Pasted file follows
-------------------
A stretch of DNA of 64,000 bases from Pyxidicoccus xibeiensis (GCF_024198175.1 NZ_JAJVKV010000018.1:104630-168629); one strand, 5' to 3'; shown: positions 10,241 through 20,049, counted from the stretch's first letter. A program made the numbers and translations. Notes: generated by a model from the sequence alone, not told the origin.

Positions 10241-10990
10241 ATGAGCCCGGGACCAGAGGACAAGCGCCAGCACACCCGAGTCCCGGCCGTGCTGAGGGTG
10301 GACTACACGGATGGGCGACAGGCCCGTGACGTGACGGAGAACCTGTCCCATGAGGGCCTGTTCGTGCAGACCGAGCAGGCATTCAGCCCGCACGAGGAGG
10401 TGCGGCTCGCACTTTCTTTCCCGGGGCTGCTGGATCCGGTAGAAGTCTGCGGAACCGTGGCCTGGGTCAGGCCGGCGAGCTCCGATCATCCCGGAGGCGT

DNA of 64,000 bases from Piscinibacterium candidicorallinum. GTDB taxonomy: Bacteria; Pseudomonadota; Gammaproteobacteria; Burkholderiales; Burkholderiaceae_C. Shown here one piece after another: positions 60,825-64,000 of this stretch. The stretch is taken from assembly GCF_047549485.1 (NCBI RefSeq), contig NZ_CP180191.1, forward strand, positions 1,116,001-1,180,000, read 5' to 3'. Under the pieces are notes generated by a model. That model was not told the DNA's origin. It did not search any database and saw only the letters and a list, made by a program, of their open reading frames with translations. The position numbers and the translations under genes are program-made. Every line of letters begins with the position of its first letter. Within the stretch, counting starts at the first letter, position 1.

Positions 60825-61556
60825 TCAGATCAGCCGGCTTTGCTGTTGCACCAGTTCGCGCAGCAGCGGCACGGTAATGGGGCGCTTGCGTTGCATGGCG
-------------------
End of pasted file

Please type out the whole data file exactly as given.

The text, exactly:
A stretch of DNA of 64,000 bases from Pyxidicoccus xibeiensis (GCF_024198175.1 NZ_JAJVKV010000018.1:104630-168629); one strand, 5' to 3'; shown: positions 10,241 through 20,049, counted from the stretch's first letter. A program made the numbers and translations. Notes: generated by a model from the sequence alone, not told the origin.

Positions 10241-10990
10241 ATGAGCCCGGGACCAGAGGACAAGCGCCAGCACACCCGAGTCCCGGCCGTGCTGAGGGTG
10301 GACTACACGGATGGGCGACAGGCCCGTGACGTGACGGAGAACCTGTCCCATGAGGGCCTGTTCGTGCAGACCGAGCAGGCATTCAGCCCGCACGAGGAGG
10401 TGCGGCTCGCACTTTCTTTCCCGGGGCTGCTGGATCCGGTAGAAGTCTGCGGAACCGTGGCCTGGGTCAGGCCGGCGAGCTCCGATCATCCCGGAGGCGT

DNA of 64,000 bases from Piscinibacterium candidicorallinum. GTDB taxonomy: Bacteria; Pseudomonadota; Gammaproteobacteria; Burkholderiales; Burkholderiaceae_C. Shown here one piece after another: positions 60,825-64,000 of this stretch. The stretch is taken from assembly GCF_047549485.1 (NCBI RefSeq), contig NZ_CP180191.1, forward strand, positions 1,116,001-1,180,000, read 5' to 3'. Under the pieces are notes generated by a model. That model was not told the DNA's origin. It did not search any database and saw only the letters and a list, made by a program, of their open reading frames with translations. The position numbers and the translations under genes are program-made. Every line of letters begins with the position of its first letter. Within the stretch, counting starts at the first letter, position 1.

Positions 60825-61556
60825 TCAGATCAGCCGGCTTTGCTGTTGCACCAGTTCGCGCAGCAGCGGCACGGTAATGGGGCGCTTGCGTTGCATGGCG